While the holiday’s exact origins remain unknown, the first day of April became associated with hoaxes after France switched from the Julian calendar to the Gregorian calendar in 1582.
Before the change, New Year’s celebrations were scheduled near the spring equinox, with festivities starting March 25 and ending April 1. After Pope Gregory’s sudden shift in time-keeping, many Frenchmen were slow to embrace the new start on January 1. These holdouts were annually pranked and ridiculed by their fellow countrymen as “April Fools.”
By 1700, the holiday’s traditions of deceit and mockery had spread to Great Britain but completely devoid of their original intent to discredit inferior calendars. The British, after all, continued to commemorate New Year’s Day on March 25 until Parliament finally adopted the Gregorian calendar in 1752.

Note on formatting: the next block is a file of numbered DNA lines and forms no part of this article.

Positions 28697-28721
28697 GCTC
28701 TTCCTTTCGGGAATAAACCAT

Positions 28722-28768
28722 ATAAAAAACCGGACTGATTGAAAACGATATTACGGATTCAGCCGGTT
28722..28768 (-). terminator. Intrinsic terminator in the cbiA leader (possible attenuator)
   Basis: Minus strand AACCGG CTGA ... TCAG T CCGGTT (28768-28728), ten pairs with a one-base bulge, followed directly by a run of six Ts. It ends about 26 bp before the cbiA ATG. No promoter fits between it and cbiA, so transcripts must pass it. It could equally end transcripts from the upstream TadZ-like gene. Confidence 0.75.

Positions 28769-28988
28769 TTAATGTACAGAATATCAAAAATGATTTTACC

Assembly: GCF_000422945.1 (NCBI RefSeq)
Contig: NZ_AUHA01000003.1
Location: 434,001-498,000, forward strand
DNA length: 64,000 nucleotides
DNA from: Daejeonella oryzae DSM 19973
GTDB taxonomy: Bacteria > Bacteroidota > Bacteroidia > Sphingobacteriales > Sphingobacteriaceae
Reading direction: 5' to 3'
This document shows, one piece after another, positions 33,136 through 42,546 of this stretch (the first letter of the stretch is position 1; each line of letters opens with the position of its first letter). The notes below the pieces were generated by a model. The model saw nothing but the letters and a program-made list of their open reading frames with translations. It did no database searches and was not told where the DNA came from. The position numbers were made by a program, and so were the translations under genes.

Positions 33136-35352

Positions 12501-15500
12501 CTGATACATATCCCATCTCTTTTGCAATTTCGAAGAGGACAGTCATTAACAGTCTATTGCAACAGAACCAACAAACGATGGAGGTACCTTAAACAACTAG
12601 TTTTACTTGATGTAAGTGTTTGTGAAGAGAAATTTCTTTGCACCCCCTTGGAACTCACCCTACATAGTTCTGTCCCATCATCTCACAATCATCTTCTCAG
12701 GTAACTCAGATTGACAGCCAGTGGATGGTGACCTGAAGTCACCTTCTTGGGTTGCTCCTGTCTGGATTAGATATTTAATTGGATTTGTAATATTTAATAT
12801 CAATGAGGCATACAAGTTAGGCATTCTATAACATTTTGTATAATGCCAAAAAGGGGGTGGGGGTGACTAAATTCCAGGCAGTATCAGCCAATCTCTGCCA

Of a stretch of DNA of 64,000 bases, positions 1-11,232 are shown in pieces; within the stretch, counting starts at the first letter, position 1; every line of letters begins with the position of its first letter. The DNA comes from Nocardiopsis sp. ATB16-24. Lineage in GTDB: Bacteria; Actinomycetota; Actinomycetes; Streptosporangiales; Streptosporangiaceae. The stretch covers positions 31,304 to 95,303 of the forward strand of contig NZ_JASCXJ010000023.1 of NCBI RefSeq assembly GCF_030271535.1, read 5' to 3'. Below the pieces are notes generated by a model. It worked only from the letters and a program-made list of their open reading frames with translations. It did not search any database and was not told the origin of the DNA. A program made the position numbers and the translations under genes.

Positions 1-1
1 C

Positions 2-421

“April Fools’ Day.” History.com. A&E Television Networks, November 24, 2009. https://www.history.com/this-day-in-history/april-fools-tradition-popularized.
History.com Editors. “April Fools’ Day.” History.com. A&E Television Networks, March 30, 2017. https://www.history.com/topics/holidays/april-fools-day.
“Libguides Home: Colonial Records & Topics: 1752 Calendar Change.” 1752 Calendar Change – Colonial Records & Topics – LibGuides Home at Connecticut State Library, Division of Library Development. Accessed March 29, 2022. https://libguides.ctstatelibrary.org/hg/colonialresearch/calendar#